Despite Tuesday's full moon, there was some excellent fishing this week, especially late in the day. Water levels in the Mosquito Lagoon have risen slightly over the past week but are still quite low. With the sea grasses at their seasonal high, this makes many areas tough to fish. The edges of flats with a mixture of sand holes and grass have been the most productive.
Monday, Mike from Orlando joined me in the Mosquito Lagoon. We spent the first hour hunting the deeper water for tarpon and only saw two. Our first fishing spot held lots of redfish that would not eat but we each caught a few nice trout on five inch DOA tails.
Our next spot held about ten schools of redfish. We tried a multitude of lures but could only manage to convince two fish to bite out of the hundreds we saw. Although you can usually find a lure that will convince redfish to bite, these fish frustrated us to the point that we decided to leave them in search of others. We moved only about a mile and discovered an area holding a steady supply of reds in groups of 2-10. These fish were much more aggressive and were eager to chase down a Baitbuster worked quickly across the surface. The fish were not all that big, but they were hungry and provided some great topwater strikes. We caught ten and had at least that many miss our lures or chase them up to the boat.
Tuesday, I headed south of Melbourne to fish for tarpon with Capt. Ron Presley. We arrived at daybreak and the fish were rolling and happy. It wasn't long before a fish in the 40-50 lb range struck a black and gold Baitbuster.By 7:30, however, the action had died. We stuck around for a few more hours seeing an occasional roll but never got another bite.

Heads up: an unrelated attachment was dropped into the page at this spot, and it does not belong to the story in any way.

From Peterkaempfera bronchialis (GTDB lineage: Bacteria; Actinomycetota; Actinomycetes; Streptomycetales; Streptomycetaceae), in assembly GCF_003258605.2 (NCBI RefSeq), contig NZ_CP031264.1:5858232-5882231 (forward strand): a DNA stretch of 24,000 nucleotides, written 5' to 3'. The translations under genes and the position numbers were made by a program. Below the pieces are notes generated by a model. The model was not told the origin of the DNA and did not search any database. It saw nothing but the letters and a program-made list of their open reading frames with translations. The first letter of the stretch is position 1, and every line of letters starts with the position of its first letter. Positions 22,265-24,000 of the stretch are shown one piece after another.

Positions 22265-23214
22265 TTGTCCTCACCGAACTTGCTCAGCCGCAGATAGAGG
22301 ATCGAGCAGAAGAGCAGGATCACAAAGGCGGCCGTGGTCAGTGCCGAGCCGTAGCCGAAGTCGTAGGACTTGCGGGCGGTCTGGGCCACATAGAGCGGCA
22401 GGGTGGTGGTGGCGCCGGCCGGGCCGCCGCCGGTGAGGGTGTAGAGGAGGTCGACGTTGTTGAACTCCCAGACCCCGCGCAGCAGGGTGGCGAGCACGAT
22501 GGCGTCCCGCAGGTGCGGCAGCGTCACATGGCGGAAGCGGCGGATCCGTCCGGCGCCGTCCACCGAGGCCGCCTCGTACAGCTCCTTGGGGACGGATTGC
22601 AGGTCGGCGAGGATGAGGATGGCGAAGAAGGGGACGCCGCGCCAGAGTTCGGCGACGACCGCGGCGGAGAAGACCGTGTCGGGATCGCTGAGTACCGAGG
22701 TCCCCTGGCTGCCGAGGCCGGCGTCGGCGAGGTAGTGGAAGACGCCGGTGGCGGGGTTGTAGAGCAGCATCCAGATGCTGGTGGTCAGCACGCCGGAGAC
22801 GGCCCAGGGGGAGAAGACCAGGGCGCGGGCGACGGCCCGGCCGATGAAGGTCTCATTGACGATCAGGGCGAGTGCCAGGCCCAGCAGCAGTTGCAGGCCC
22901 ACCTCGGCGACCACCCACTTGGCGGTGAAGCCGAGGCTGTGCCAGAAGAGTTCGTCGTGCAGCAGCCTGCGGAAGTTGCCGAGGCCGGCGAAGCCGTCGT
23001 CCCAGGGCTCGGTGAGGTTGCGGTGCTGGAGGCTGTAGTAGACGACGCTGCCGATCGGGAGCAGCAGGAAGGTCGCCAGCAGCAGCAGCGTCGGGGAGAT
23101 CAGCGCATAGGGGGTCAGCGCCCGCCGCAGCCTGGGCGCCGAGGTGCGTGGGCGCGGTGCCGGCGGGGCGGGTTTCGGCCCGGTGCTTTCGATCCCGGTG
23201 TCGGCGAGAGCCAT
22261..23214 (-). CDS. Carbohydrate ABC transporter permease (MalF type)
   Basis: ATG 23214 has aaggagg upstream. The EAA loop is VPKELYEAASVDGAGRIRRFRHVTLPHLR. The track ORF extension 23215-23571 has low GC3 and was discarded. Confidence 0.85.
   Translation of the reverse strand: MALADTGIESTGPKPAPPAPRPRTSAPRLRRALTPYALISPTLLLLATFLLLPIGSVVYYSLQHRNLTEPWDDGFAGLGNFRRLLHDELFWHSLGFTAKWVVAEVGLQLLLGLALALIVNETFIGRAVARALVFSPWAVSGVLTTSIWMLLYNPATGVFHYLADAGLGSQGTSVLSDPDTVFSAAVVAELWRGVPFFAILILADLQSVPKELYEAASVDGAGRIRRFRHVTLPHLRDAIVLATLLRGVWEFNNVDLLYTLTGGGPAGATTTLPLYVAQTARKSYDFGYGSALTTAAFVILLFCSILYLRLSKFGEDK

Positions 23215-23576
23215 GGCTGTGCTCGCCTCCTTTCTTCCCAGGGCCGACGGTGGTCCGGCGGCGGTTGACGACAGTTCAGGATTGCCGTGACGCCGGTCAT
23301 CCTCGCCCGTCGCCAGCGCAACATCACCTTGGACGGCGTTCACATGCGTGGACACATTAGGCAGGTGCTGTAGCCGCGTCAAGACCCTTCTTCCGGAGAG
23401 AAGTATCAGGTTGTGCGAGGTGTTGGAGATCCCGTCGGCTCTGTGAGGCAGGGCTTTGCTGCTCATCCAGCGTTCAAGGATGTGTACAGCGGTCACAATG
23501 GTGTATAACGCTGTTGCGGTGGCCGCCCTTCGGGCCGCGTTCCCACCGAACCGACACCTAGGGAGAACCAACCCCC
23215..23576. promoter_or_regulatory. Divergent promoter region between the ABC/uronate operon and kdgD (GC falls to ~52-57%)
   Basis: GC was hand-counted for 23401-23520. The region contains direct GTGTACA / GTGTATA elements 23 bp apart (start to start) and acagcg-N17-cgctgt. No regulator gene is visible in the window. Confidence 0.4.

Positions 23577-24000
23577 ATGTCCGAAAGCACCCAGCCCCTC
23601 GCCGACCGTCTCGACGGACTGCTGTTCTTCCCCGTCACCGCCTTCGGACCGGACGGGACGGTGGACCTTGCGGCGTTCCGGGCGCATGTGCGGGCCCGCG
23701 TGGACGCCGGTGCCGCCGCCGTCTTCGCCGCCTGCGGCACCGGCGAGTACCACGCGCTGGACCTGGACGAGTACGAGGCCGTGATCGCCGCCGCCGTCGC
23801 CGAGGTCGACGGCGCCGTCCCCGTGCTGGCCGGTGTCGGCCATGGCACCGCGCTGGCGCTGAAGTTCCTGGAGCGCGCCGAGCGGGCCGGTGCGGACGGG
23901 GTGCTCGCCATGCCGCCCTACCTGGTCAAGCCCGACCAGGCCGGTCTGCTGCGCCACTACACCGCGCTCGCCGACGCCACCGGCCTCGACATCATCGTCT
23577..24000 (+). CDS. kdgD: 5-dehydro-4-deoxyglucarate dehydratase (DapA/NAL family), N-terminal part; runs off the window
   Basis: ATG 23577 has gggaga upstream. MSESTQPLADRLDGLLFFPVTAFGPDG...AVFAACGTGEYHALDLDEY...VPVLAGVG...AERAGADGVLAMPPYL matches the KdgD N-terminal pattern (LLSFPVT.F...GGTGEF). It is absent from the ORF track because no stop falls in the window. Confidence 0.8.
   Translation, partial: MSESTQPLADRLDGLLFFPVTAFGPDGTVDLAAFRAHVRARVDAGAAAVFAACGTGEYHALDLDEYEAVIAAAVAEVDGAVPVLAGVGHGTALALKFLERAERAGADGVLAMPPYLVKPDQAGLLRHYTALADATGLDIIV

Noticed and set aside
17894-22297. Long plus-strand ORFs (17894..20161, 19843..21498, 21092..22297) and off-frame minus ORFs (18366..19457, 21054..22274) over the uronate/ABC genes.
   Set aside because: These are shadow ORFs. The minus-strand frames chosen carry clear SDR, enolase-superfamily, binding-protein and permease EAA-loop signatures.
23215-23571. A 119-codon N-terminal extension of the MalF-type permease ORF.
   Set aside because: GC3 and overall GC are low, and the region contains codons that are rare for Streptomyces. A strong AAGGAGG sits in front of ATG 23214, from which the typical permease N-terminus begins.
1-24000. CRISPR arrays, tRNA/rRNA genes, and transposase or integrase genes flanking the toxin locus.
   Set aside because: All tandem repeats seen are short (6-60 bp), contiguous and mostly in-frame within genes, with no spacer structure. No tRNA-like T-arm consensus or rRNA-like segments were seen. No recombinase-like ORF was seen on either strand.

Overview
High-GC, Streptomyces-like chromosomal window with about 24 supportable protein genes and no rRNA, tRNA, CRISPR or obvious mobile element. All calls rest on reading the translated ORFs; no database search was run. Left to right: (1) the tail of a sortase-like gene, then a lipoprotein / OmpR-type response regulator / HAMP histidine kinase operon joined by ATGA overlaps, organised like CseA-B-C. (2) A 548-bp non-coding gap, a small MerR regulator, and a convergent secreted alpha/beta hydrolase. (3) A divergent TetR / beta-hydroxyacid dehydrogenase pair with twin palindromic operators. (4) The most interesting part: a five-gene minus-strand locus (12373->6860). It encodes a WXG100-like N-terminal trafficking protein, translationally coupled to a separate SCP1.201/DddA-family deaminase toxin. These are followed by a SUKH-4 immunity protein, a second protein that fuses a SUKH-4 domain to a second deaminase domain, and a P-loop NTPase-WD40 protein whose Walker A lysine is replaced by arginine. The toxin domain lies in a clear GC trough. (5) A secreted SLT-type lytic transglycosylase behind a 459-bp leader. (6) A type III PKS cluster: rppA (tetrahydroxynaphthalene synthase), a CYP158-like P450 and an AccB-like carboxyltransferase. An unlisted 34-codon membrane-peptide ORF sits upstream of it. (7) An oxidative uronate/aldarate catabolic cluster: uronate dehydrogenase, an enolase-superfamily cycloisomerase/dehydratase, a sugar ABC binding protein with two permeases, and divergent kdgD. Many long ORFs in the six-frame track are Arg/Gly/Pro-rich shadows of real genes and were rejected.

Wednesday, my friend Paul and I made an afternoon trip to Mosquito Lagoon. We began around 1pm and were less than pleased to find a 15 knot wind blowing from the northeast. The sun was out, however, and it wasn't long before we found our first school of redfish. We tossed out some gold Baitbusters and the fish were fighting each other to get to them. As we followed the edge of the flat, we encountered multiple schools of reds and all were eager to hit our lures on the surface providing some spectacular strikes. We boated ten fish in short order. Paul pointed out a large fin off in the distance. As we closed the gap, I saw that there were several large tarpon cruising the flat in water so shallow it did not cover their back. I quickly grabbed a heavier rod spooled with 20 pound braid. As a pair of tarpon crossed the front of the boat about 50 feet out, I fired out a black and gold Baitbuster. When the mullet imitation crossed paths with the tarpon, his entire head came out of the water as he engulfed the lure. Within a few seconds, half my line was gone as the 70 pound fish grey hounded and tail walked across the flat. I managed to get the fish up near the bait and was preparing to get into the water for a photo when the hook pulled out.
Friday's charter was not as successful. We found hundreds of redfish, both schools and singles, cruising the shallow flats. The fish were both spooky and very uninterested in our offerings. A few trout were landed but not a single redfish came to the boat. I planned on sticking around after the trip to see if the afternoon bite would turn on but storms kept me at the ramp.
Snook season opens today with new regulations in effect. On the east coast the slot is 28-32 inches with a pinched tail. The bag limit is one fish per person.